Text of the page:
How Does Bitcoin’s Collapse Compare to 2015’s Capitulation?

Reading Time: 4 minutes

Bitcoin’s dramatic collapse on Thursday left many searching for answers. Such a capitulation is almost unprecedented, certainly to those who joined the space during the 2017 bull run, but to those who were around in January 2015 it may have stirred some memories. This was the last time Bitcoin saw so much selling on one day, and it just so happened to mark the end of the 2014-15 bear market.

Is it possible that Bitcoin’s flash crash to $3,850 is the final shakeout and we can finally start the bull market, or are there other factors at play that might prevent that?

2015’s Capitulation Candle

On January 13-14, 2015, Bitcoin crashed 43% from $267 to $152 in a little over 24 hours. This drop came off the back of a 13-month bear market which had seen it hit highs of $1,165. The crash was accompanied by much handwringing and headlines as the last few hodlers capitulated:

How Does Bitcoin’s Collapse Compare to 2015’s Capitulation?

What many didn’t realize at the time however was that this drop would represent the absolute bottom of the bear market and, following almost a year of recovery and accumulation, the price began once more to rocket, leading directly to the 2017 bull run.

Margin Trading Platforms Unwelcome Influence Laid Bare

So can we expect something similar this time round? Unfortunately things are a lot more complicated in 2020. Firstly, we have the advent of margin trading which wasn’t around, at least in anything like the same capacity, as it is now.

Margin trading really took over the Bitcoin world during 2018 when it became the only way to make money in the bear market, leading to leverage-enabled platforms like BitMEX becoming more powerful than regular ‘spot’ buy/sell exchanges and having the potential to influence price action.

This seems to have been the case in last week’s crash where BitMEX’s liquidation mechanism was acting to push the price of Bitcoin down:

BitMEX and some other leverage exchanges were taken offline for ‘maintenance’ during the crash last week, to which Bitcoin responded by bouncing back up again. Of course, the platforms denied having any impact on the price action, but the timing of the incident is damning, and shows the level of influence that margin trading platforms have in the space – influence that wasn’t around in 2015.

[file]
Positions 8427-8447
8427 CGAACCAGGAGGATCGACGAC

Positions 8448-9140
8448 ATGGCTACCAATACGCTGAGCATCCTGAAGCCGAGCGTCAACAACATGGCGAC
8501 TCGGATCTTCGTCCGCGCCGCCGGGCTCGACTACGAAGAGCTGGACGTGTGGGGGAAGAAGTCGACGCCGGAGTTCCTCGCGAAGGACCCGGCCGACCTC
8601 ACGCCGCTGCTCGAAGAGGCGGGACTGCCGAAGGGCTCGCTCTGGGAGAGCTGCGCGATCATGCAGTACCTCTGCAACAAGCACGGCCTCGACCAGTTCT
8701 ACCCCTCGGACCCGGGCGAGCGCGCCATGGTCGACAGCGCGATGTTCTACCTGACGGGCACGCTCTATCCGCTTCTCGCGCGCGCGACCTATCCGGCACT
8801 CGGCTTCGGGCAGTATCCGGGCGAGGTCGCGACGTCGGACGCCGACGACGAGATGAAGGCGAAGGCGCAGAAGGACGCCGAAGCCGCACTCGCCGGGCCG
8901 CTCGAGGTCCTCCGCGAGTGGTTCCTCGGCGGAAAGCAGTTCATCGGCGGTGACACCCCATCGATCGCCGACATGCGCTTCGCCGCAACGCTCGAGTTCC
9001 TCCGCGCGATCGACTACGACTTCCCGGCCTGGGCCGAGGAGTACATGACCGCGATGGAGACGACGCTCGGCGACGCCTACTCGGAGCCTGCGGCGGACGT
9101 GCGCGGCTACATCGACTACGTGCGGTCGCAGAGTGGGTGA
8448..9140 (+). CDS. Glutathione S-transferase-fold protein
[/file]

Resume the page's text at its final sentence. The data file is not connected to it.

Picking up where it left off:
External Manipulation

The second difference between today and 2015 is that of external manipulation, which is somewhat linked to the margin trading issue. Specifically however we’re talking about the Wall Street crowd who, in December 2017, colluded with government officials to burst the Bitcoin bubble through the Cboe and CME futures platforms.

The launch of Cboe and CME futures was akin to the school bully entering the playground, pushing everyone around and dominating everything. As we saw with gold, these big players will do all they can to grind an asset into the ground in order to buy it up cheap, then pump it up and sell at the top.

They started this practice in 2017 and, some say, have continued to do it ever since. Therefore, can we really say that $3,850 is the absolute bottom, knowing that these cartels have it in their power to grind it lower?


Finally, the huge difference between today and 2015 is the presence of the coronavirus, which is having a devastating impact on world markets. Bitcoin has clearly not been immune, and with every passing day bringing with it more warnings of a global recession, we really have no way of knowing just how bad things are going to get around the world before they begin to improve.

Interestingly, the CME announced on Thursday that their trading floor would be closed the following day due to the coronavirus outbreak. Could this action have forced them into using the fear and panic in the markets to drive down the prices in one final act of price manipulation, knowing that they wouldn’t be able to act between Friday and Monday, potentially even longer?

There Could Be Trouble Ahead…

Bitcoin’s flash crash in 2015 was almost solely down to hodler capitulation – the final shakeout before the next bull run could begin. What is becoming clear with Thursday’s crash is that this is a very different situation. Fear and panic set the ball rolling, possibly aided by continued price manipulation, with leverage trading platforms exacerbating the move.

From this we can conclude that the capitulation wick we saw on Thursday likely was not that of hodlers throwing in the towel, but margin traders getting liquidated over and over again until the platforms pulled the plug.

Combine this with the continued fear in the markets about the world economy in the wake of the coronavirus outbreak and it is hard to shake the idea that we are yet to really find the bottom in the Bitcoin market.

There will be plenty who sold at the bottom on Thursday, and it is tempting to compare the charts of 2015 with 2020 to look for similarities, but the fact remains that we are in the middle of a black swan event which is yet to really take hold in the West, with the potential for a full on recession once the immediate threat is over.

For those reasons, it’s pretty evident that Bitcoin’s real bottom could be waiting to bite.